Home Care Instructions for Local Laser
- After laser, the bruising and swelling may get worse for 24–48 hours. Do not be alarmed. It is rarely painful. Blisters or bubbles may be noted on the skin in the first 48 hours. Most blisters do not scar.
- Ice bags can help to lessen swelling (if your child will allow it) in the first four hours. Use ice 20 minutes on and 20 minutes off.
- Try to have your child rest and avoid doing things that would result in falling or hurting the laser-treated skin.
- Apply ointment to the skin several times daily until the bruising goes away. Antibiotic ointment (except Neosporin®) or petroleum jelly can be used. This helps to prevent trauma and lessens the risk of scarring.
- If your child is fussy or complains of pain, give Tylenol® every 4–6 hours in the dose advised by your pediatrician. If your child has itch and try to scratch, you can use over the counter hydrocortisone cream for a few days.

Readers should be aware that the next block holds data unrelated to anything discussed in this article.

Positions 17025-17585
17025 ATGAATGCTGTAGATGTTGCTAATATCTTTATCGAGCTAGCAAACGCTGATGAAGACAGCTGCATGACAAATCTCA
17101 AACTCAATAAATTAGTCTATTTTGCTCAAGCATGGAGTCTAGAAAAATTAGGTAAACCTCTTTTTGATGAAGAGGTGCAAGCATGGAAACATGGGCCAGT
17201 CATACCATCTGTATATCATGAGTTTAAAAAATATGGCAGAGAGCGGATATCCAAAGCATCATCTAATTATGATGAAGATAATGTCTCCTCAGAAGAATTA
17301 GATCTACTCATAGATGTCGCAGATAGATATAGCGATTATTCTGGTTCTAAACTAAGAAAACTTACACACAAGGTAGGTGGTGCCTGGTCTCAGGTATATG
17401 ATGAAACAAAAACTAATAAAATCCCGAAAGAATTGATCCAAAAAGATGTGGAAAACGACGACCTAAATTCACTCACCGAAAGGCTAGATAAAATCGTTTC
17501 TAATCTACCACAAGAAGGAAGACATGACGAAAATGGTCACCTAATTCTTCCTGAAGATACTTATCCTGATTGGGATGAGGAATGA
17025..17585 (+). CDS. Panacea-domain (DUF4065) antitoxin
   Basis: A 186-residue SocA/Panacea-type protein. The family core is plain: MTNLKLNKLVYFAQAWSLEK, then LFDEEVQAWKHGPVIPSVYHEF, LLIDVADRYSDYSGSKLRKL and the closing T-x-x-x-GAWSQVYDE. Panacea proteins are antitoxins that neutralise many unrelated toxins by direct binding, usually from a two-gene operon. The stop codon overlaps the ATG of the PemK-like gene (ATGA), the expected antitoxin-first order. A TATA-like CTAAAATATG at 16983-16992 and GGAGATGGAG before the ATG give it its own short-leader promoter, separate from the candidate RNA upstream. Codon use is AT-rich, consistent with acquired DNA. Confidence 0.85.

- Avoid the sun between laser treatments. Apply sunscreen after the bruising has gone away. The sun causes blood vessel birthmarks to get worse or return.
- There are no restrictions on bathing, swimming, or activities after laser treatment.
- After the blue-gray discoloration goes away, there may be some redness that lasts another 5 to 10 days. Your child’s laser-treated area will not appear to have improved at this time. It takes six to eight weeks to get rid of the extra vessels with this treatment. That is why we ask you to return in two months so that we can see the improvement. We will decide at this time whether further treatments are needed at that site or at other sites that were not treated.
If you have questions or concerns, please call the clinic.
UW Dermatology Department
1 S. Park St 7th Floor
Madison, WI 53715
Clinic: 608 287-2450
American Family Children’s Hospital
Pediatric Dermatology Specialty Clinic
1675 Highland Ave.
Madison, WI 53792
Clinic: 608 263-6420
The information provided should not be used during any medical emergency or for the diagnosis or treatment of any medical condition. A licensed physician should be consulted for diagnosis and treatment of any and all medical conditions. Call 911 for all medical emergencies. Any duplication or distribution of the information contained herein is strictly prohibited.
Last Updated: 06/24/2013
Copyright © 06/24/2013 University of Wisconsin Hospitals and Clinics Authority. All rights reserved. Produced by the Department of Nursing. HF#6490
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